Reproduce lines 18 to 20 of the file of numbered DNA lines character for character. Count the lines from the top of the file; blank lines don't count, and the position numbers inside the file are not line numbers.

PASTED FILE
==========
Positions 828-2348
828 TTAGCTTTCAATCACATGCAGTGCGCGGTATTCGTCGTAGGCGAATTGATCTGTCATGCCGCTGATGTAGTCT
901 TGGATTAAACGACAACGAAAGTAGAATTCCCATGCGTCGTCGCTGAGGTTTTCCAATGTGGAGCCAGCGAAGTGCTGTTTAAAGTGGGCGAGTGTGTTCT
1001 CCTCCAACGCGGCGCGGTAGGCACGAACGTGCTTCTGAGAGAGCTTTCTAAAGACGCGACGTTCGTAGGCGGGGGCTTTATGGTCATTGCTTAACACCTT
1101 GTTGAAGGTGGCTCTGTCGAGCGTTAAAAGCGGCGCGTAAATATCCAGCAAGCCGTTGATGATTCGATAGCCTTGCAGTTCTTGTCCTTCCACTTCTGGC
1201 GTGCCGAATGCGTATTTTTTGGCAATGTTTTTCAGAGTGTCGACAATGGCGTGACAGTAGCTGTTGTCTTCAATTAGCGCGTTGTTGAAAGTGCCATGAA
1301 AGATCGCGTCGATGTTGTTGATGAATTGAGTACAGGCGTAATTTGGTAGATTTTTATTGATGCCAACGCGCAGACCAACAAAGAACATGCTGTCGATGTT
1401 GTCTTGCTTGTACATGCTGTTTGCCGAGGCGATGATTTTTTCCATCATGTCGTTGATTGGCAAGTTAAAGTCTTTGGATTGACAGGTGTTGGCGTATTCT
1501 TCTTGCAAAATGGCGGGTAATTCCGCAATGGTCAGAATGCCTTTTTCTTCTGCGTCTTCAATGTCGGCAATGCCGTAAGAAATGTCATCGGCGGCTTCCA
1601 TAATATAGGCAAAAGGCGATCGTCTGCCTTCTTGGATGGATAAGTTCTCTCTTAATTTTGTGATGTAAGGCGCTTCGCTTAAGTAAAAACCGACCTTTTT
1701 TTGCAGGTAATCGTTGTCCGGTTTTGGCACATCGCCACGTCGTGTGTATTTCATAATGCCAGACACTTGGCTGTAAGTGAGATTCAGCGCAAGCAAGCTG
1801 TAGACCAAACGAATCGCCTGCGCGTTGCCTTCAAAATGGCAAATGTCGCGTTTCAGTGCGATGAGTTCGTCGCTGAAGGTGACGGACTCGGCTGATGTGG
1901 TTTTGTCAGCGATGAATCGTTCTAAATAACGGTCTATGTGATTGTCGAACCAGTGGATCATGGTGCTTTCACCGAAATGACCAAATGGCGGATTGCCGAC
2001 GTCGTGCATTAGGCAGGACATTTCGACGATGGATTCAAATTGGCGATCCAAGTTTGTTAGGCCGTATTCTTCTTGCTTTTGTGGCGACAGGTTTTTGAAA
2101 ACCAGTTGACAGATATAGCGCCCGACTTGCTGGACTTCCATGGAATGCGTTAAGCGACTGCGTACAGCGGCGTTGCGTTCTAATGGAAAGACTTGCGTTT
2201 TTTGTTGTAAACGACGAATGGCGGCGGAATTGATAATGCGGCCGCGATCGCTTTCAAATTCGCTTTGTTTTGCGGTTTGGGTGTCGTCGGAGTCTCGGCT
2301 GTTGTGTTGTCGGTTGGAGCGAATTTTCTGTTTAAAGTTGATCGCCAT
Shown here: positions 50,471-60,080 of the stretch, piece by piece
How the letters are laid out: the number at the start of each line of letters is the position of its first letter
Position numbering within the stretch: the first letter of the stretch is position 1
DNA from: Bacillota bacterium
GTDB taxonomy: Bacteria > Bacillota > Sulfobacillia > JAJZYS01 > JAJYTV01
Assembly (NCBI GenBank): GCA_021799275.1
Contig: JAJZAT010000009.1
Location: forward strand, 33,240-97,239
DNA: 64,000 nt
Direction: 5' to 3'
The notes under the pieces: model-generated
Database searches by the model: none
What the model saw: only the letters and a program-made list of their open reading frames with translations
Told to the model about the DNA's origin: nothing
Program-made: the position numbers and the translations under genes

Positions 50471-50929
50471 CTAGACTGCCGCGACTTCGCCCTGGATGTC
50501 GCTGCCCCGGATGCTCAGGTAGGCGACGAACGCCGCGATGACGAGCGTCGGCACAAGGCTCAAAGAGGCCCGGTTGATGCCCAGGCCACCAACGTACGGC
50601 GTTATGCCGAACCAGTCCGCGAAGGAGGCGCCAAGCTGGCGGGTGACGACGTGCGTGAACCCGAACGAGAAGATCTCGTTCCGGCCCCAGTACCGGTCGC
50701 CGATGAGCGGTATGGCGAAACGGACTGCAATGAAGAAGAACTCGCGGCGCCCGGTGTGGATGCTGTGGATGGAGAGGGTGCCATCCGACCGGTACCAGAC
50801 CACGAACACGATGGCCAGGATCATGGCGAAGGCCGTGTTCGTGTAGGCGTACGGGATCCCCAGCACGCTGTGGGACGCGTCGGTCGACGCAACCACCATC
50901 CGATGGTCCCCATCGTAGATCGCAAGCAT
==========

Shown here: positions 50,471-60,080 of the stretch, piece by piece
How the letters are laid out: the number at the start of each line of letters is the position of its first letter
Position numbering within the stretch: the first letter of the stretch is position 1